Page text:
The Office of Management and Budget wants agencies to set timelines for finishing the move to Internet Protocol version 6 (IPv6), but chief information officers have been slow to react previously.
OMB updated requirements for agencies to switch to IPv6-only information systems and services in a draft memo released Monday on the Federal Register. The current standard for identifying entities communicating via the internet, IPv4, was developed in 1983.
IPv4 uses 32-bit addresses comprised of four numbers ranging from zero to 255 and separated by periods. The available, free pool of IPv4 addresses ran out in 2015, with technical and economic stopgaps proving costly to network infrastructure and innovation. IPv6 uses 128-bit addresses for 340 undecillion combinations and supports end-to-end encryption as well as more secure name resolution.
Adoption of IPv6 by large network operators, software vendors, service providers, enterprises, and state and foreign governments “dramatically increased” in the last five years, wrote Suzette Kent, the Federal CIO, in supplementary information.
“Mobile networks, data centers and leading-edge enterprise networks, for example, have been evolving to IPv6-only networks,” Kent wrote. “It is essential for the federal government to expand and enhance its strategic commitment to the transition to IPv6 in order to keep pace with and capitalize on industry trends.”
An OMB memo from August 2005 required agencies to enable IPv6 on their backbone networks by June 2008. And a September 2010 memo required agencies to upgrade public- and external-facing servers and services like web and email to use IPv6 by the end of fiscal 2012, as well as client applications that communicate with public internet servers and supporting networks by fiscal 2014.
Every deadline was missed.
Department of Commerce CIO André Mendes didn’t think widespread IPv6 adoption was likely to happen anytime soon.
“I think that is going to be a long-term transition,” Mendes said at the AFFIRM event on Feb. 20. “As much as one might hope that would be a fast transition, it’s going to be a long-term transition.”
But the Trump administration’s proposed fiscal 2021 budget listed an IPv6-only environment as a federal priority, and the “Completing the Transition to IPv6” draft memo sets new benchmarks while rescinding previous memos.
Many agencies currently maintain two distinct network infrastructures, or dual stacks, for IPv4 and IPv6.
The draft memo would require agencies to designate an integrated IPv6 governance team within 45 days of issuance and post an IPv6 policy — either moving to IPv6-only directly or else phasing out IPv4 — on its website within 180 days.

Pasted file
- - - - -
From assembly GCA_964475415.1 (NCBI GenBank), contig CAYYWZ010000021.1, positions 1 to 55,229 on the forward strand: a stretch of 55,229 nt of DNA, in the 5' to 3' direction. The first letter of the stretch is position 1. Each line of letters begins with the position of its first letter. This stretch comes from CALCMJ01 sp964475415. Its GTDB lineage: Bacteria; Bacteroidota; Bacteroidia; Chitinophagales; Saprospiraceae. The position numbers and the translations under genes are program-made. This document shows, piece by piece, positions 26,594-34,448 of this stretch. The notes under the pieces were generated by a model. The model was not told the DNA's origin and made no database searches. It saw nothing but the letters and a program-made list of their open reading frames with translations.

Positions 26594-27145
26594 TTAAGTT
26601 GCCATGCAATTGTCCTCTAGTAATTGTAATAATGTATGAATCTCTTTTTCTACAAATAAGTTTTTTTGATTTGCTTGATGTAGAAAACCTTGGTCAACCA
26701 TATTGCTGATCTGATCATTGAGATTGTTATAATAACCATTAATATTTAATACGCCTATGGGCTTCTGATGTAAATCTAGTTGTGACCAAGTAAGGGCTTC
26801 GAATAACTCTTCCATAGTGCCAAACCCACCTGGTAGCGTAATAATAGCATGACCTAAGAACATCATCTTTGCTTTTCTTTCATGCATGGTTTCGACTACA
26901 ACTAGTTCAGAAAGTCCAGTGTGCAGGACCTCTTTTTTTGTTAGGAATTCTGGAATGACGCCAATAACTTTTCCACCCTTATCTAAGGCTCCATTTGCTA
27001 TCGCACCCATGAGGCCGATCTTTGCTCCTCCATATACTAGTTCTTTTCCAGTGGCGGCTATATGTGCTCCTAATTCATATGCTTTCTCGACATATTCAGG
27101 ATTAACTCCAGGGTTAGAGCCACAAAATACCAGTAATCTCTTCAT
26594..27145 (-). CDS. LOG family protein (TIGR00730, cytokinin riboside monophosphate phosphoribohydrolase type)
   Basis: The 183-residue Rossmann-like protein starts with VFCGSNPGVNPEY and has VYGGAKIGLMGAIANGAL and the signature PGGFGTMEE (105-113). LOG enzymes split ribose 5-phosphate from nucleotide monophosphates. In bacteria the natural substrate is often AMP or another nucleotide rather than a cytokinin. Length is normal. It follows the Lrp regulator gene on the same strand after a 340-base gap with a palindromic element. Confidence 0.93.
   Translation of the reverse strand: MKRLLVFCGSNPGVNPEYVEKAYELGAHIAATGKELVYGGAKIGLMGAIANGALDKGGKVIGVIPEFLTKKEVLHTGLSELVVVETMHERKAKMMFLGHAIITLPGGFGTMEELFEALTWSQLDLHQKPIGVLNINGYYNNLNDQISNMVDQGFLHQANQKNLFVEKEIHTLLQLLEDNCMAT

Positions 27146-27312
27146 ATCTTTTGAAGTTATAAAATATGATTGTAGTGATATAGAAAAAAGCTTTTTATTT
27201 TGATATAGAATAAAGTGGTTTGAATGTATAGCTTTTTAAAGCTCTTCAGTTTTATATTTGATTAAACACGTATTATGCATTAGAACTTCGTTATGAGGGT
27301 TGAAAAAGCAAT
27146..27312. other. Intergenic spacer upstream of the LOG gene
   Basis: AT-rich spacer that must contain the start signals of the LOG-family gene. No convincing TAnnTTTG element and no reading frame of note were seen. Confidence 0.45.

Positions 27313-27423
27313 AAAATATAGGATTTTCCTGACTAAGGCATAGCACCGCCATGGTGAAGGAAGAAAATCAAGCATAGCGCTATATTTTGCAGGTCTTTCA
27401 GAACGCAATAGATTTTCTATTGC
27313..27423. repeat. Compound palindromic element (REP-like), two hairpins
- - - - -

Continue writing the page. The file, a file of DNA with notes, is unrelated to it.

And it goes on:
Every agency would be required to complete at least one pilot of an IPv6-only operational system and develop an IPv6 implementation plan by the end of fiscal 2021. The memo sets the milestones that 20% of IP-enabled assets be IPv6-only by fiscal 2023, 50% by fiscal 2024 and 80% by fiscal 2025 with those that can’t be converted scheduled for replacement and retirement.
Agencies would be expected to include IPv6 requirements in all acquisitions of networked information technologies and services in accordance with the National Institute of Standards and Technology’s “USGv6 Profile.” The memo would allow agency CIOs to waive the requirement on a case-by-case basis if a timeline for IPv6 migration is provided.
NIST’s USGv6 Test Program would continue to provide agencies with basic conformance and interoperability testing of commercial products.
The memo also would require agencies to ensure IT security plans, architectures and acquisitions include full support for production IPv6 services and all systems that support enterprise security services can operate in an IPv6-only environment.
While IPv6 lends itself to better security than IPv4, Mendes questioned the immediate need for the change. He noted that most breaches are due to mistakes: shoddy engineering, successful phishing attacks or poor patching.
“We tend to focus on the really esoteric levels of the cybersecurity arena, but unfortunately most of the major breaks are driven by either stupidity or human error,” Mendes said. “So I think it’s high time that we really start focusing a lot of effort on making sure those particular issues are taken care of because sometimes, when you’re looking at the esoteric, you miss the really simple.”